my HP 28S with RPN

I don’t get too terribly attached nor nostalgic about most technology. It’s true that, now having owned an iPhone for a month or so, I can’t see life without it. And, I love the smell of a new computer as it’s unpackaged and the clear plastic is peeled from its perfect plane of glass screen. But I know these items will come and go. Bright and shiny, innovative and invigorating, but in a couple of years some other technology will replace them as I grow weary of what they cannot do, what speeds they cannot attain, what connections they will not make.

img_0173-2011-12-11-17-11.jpgBut my calculator is altogether different. I bought it, used, in 1990, for $100. It was then, and still is, a bargain. It’s an HP 28S sporting two keypads, four lines on its display, an ability to graph and program. These are all much more than I need; in fact my phone can do much more numerical crunching than this calculator, much faster and with much more to offer in terms of the display. But this calculator offers two things that I can’t upgrade with a newer device. The first is what we call “RPN,” otherwise known as “reverse Polish notation.” If you know what this is, then you care deeply about the feature. If you don’t, then you don’t. Essentially, it means that you punch in the numbers and operations in the reverse order that you’re used to. So, to add 3 to 2 you’d enter 3, then 2, then command the calculator to add. Numbers are retained in the “stack,” the list of numbers that will scroll upwards on the screen as I enter them. You’d never guess it, but this actually makes calculations easier. I resent all other calculators without this feature, but more and more this is nearly impossible to find.

It turns out that you can get a fine RPN calculator for a couple of dollars that will work on the iPhone or another device. I use these regularly, but they still miss the really vital feature of this calculator. It’s the keys themselves. They depress with a very specific and perfect feel, clicking just so. It’s a relatively heavy depression — much more substantial than most computer keyboards and far more than most calculators that I come across. There’s a feel to the calculator, as though you’re doing something substantial. Not burdensome, but not trivial, either. It’s like biting into the perfect fruit. As I finish grading a 5 page exam and need to add the scores of the 5 pages I look forward to pulling out this grand machine so that I can tap in the numbers with that satisfying feel. 25. Enter. 32. Plus. 35. Plus. 14. Plus. 28. Plus. “134” reveals the screen, having summed each number to the compilation already remembered with each “plus”.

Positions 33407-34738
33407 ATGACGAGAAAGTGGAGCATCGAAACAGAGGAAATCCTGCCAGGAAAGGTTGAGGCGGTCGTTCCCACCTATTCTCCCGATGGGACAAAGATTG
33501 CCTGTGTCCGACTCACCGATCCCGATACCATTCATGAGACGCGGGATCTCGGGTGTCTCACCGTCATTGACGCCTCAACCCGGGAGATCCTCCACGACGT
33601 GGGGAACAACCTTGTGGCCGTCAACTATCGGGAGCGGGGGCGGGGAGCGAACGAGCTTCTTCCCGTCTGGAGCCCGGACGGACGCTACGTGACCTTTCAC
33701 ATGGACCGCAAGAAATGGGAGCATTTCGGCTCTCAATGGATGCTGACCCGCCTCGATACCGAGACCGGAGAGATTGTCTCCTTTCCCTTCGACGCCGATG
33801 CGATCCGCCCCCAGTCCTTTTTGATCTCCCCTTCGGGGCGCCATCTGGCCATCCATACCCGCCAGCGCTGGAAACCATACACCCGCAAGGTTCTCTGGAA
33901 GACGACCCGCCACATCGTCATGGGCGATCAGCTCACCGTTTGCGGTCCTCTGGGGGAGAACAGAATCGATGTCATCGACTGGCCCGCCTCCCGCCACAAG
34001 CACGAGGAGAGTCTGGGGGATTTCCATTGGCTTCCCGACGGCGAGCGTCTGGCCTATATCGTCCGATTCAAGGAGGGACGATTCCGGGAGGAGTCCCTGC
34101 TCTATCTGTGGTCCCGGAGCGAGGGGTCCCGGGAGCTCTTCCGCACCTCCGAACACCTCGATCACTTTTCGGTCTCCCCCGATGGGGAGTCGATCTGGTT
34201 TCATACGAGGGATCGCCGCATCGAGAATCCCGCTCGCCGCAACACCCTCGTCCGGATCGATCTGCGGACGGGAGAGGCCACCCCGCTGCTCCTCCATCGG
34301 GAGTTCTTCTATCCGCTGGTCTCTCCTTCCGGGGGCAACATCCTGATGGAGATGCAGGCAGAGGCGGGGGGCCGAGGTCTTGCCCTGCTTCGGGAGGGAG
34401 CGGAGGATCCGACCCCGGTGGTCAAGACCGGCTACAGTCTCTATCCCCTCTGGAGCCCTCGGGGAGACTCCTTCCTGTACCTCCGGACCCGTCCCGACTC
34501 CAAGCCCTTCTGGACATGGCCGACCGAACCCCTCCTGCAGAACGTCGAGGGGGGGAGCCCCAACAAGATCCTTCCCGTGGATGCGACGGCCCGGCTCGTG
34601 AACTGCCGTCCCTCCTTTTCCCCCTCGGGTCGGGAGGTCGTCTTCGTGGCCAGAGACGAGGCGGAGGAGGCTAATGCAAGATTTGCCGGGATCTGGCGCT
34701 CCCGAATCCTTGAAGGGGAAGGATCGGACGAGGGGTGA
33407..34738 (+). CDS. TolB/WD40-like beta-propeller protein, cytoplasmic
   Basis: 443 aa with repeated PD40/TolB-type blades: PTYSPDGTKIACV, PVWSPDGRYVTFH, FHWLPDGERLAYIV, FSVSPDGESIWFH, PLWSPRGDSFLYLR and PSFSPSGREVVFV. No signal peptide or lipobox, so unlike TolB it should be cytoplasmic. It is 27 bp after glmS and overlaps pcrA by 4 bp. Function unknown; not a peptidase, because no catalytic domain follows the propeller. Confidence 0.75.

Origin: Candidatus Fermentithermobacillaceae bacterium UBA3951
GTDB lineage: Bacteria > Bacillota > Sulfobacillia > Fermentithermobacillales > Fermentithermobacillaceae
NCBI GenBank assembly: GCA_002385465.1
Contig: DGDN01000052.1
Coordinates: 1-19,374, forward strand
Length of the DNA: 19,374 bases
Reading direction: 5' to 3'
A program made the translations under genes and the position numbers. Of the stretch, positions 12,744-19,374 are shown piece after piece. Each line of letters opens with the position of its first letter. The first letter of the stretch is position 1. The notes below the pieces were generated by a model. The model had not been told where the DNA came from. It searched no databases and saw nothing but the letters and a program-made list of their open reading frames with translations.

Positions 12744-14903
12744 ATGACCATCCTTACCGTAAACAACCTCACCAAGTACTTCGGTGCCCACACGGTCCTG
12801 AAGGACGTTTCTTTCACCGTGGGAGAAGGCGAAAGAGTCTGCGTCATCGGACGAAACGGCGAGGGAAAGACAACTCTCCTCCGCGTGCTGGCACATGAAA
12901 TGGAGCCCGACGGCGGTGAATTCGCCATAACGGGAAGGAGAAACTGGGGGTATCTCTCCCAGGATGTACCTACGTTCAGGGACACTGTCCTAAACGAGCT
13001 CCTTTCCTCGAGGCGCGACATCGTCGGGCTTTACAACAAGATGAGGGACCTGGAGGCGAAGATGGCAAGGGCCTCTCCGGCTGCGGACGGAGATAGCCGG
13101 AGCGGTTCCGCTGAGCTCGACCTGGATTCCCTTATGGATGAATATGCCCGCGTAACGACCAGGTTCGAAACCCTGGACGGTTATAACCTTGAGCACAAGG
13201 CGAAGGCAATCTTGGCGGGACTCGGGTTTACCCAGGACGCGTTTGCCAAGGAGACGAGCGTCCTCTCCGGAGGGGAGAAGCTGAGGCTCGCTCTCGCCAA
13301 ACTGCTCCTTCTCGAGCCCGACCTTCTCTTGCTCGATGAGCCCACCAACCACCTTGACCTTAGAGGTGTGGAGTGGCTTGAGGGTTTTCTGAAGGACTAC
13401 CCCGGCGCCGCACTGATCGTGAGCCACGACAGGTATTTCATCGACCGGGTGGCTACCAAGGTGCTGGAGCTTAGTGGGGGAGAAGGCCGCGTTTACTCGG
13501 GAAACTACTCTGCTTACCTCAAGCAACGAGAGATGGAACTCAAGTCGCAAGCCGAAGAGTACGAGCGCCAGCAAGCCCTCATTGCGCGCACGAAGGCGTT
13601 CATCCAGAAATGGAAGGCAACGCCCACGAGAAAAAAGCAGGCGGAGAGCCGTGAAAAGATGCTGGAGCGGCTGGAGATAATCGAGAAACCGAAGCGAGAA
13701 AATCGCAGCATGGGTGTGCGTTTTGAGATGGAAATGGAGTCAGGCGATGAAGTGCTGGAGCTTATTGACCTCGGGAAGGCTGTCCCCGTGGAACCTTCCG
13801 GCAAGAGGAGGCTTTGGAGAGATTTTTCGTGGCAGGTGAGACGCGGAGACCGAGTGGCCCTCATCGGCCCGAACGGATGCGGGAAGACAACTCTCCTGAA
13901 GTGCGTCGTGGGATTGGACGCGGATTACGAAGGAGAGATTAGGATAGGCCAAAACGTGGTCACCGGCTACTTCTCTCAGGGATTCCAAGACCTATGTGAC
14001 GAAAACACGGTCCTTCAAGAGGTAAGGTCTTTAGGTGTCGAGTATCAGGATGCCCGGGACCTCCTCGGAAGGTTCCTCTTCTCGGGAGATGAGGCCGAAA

Because most things that I do with a calculator nowadays are fairly minor — a cosine here, a sum of some numbers there — I only use a fraction of the abilities of this device. It calculates as fast as I can enter in numbers, and it gives me firm results and response. It’s dependable but obscure. No one will steal it unless they’re looking for an antique or, more likely, they’re looking specifically for an HP 28S. (The price these demand now are the same as what they were 30 years ago.) My students look at it as though it should be hand cranked, or perhaps spit out a roll of paper with a typed transcript of operations. And yet I imagine that I’ll hang on to this device for the duration of my career. I don’t think I can say the same of any other piece of technology.

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